In the past couple of weeks we have seen some good radio coverage of watershed issues. A few are highlighted here. Read also about the idea of a “blue economy” for the Great Lakes and one community’s response to last year’s drought.
DEXTER: Village Council discusses mandatory outdoor watering restrictions which are now in effect
In response to last year’s dry conditions, and Dexter has made a proactive decision to instate water restrictions for the Village. Conservation efforts like these can help reduce losses to the aquifers we draw water from, the burden on infrastructure needed to pump the water, and the costs associated with pumping or establishing new wells if existing wells should run dry, while still allowing residents to maintain lawns and landscapes.
Great Lakes region pins economic hopes on water
You may have seen the term ‘blue economy’ emerging in the local lexicon. If you haven’t yet, you soon will. More and more, communities are seeing the value of harnessing the economic value of living in a water-rich region like the Great Lakes. Learn more about this idea and what it means in our region in this article.
Hidden dangers of underground oil pipelines, and the potential impact on the Huron River
WEMU interviewed HRWC Executive Director Laura Rubin for a recent ‘Issues of the Environment’ piece on the risks to the river from underground oil pipelines in the Huron River watershed.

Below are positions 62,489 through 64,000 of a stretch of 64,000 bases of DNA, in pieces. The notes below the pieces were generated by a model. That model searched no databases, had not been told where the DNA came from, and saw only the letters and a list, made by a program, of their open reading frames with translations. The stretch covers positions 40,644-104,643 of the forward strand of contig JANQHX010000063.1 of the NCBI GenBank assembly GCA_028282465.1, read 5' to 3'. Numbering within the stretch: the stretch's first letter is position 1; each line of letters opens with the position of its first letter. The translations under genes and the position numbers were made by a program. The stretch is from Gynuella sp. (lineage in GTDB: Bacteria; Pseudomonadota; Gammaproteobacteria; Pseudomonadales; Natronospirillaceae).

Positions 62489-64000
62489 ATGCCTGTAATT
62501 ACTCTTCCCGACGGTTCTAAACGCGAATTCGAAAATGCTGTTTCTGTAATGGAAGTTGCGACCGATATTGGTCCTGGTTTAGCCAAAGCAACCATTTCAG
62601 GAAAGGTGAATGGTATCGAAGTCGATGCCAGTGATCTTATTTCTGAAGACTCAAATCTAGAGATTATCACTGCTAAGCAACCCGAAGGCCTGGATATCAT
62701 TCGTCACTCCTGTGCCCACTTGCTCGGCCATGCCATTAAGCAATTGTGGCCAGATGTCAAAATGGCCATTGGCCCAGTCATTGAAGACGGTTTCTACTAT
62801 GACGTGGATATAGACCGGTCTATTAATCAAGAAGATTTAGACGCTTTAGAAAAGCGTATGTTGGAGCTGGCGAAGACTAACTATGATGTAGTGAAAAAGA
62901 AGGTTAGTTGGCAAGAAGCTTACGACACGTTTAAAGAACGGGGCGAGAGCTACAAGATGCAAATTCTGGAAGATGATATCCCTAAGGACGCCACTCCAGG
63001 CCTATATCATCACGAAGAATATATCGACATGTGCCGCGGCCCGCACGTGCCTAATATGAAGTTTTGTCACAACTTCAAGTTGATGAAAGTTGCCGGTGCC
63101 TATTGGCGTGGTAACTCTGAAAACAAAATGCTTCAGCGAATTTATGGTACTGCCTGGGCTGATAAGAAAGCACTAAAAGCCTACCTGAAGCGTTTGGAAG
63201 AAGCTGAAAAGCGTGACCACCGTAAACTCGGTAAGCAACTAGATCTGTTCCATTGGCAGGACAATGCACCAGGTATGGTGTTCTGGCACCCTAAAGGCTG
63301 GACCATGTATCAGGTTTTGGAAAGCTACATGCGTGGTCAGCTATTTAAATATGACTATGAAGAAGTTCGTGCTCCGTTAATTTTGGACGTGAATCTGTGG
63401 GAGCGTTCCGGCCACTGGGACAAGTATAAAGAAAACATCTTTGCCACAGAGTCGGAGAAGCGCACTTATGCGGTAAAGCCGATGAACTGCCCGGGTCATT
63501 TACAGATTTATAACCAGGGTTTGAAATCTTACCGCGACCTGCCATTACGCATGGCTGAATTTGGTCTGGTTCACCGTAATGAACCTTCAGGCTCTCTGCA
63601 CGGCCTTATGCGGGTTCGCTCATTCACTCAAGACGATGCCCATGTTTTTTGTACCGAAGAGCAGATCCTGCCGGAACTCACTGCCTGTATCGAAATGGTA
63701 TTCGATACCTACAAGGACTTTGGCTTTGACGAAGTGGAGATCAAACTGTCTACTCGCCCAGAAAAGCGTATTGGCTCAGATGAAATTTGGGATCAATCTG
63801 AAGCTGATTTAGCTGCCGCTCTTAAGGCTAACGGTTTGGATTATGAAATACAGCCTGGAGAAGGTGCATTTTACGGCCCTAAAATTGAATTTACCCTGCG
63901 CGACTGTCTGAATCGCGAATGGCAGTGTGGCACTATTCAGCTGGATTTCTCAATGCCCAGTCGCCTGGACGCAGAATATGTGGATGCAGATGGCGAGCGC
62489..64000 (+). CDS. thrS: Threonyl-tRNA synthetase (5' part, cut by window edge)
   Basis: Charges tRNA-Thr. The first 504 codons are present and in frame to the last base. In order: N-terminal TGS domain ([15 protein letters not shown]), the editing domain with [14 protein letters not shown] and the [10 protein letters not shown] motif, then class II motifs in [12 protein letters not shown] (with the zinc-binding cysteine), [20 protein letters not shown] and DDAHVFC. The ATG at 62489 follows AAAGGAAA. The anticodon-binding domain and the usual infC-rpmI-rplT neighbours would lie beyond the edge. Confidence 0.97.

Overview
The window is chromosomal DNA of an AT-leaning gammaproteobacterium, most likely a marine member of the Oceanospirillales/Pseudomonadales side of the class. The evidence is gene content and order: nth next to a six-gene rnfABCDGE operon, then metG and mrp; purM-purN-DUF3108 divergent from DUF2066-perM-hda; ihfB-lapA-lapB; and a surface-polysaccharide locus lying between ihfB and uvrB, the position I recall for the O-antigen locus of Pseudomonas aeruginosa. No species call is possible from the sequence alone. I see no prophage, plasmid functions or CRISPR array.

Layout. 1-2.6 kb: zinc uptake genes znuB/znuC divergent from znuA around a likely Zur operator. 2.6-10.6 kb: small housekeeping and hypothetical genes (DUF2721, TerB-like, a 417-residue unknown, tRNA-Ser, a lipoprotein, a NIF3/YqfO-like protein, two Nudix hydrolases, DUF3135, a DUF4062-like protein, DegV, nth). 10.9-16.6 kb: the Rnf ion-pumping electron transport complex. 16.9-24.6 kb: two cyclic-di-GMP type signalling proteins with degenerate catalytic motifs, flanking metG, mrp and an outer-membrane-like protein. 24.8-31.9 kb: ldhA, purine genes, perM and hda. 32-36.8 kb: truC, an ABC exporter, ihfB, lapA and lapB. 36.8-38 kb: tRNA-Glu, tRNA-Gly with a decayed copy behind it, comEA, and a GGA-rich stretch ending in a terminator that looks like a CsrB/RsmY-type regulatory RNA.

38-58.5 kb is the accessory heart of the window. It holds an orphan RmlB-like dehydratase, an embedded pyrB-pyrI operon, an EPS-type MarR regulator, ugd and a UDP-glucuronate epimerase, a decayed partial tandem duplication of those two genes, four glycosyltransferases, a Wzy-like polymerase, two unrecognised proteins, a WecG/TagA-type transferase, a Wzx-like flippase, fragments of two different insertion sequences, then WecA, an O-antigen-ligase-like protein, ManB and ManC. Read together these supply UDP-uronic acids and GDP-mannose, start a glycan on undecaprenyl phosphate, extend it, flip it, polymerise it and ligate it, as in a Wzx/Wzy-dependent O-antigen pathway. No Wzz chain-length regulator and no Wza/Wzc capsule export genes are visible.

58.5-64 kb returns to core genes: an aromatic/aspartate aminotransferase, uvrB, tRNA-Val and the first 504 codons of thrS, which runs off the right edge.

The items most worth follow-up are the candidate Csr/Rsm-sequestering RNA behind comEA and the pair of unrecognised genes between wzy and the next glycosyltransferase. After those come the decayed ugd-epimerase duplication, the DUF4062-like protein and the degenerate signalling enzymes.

Spring floods bring bumper crop of mosquitoes
I’ve noticed a lot of mosquitos this year while trying to get my garden in the ground. Have you? Here is a quick report on why we are seeing a few more of our biting friends this spring.
By law, the state can only own so much land, but that might change
HRWC recently provided comments on a new land acquisition plan for the DNR. Aspects of the plan may have very positive implications for our region. The plan proposed more land acquisition in SE Michigan giving more of the State’s urban residents access to public lands. On the other hand, elements of the plan may open more public land to natural resource extraction. While HRWC does not oppose natural resource extraction across the board, how that extraction is accomplished and to what degree has a wide range of implications for public lands.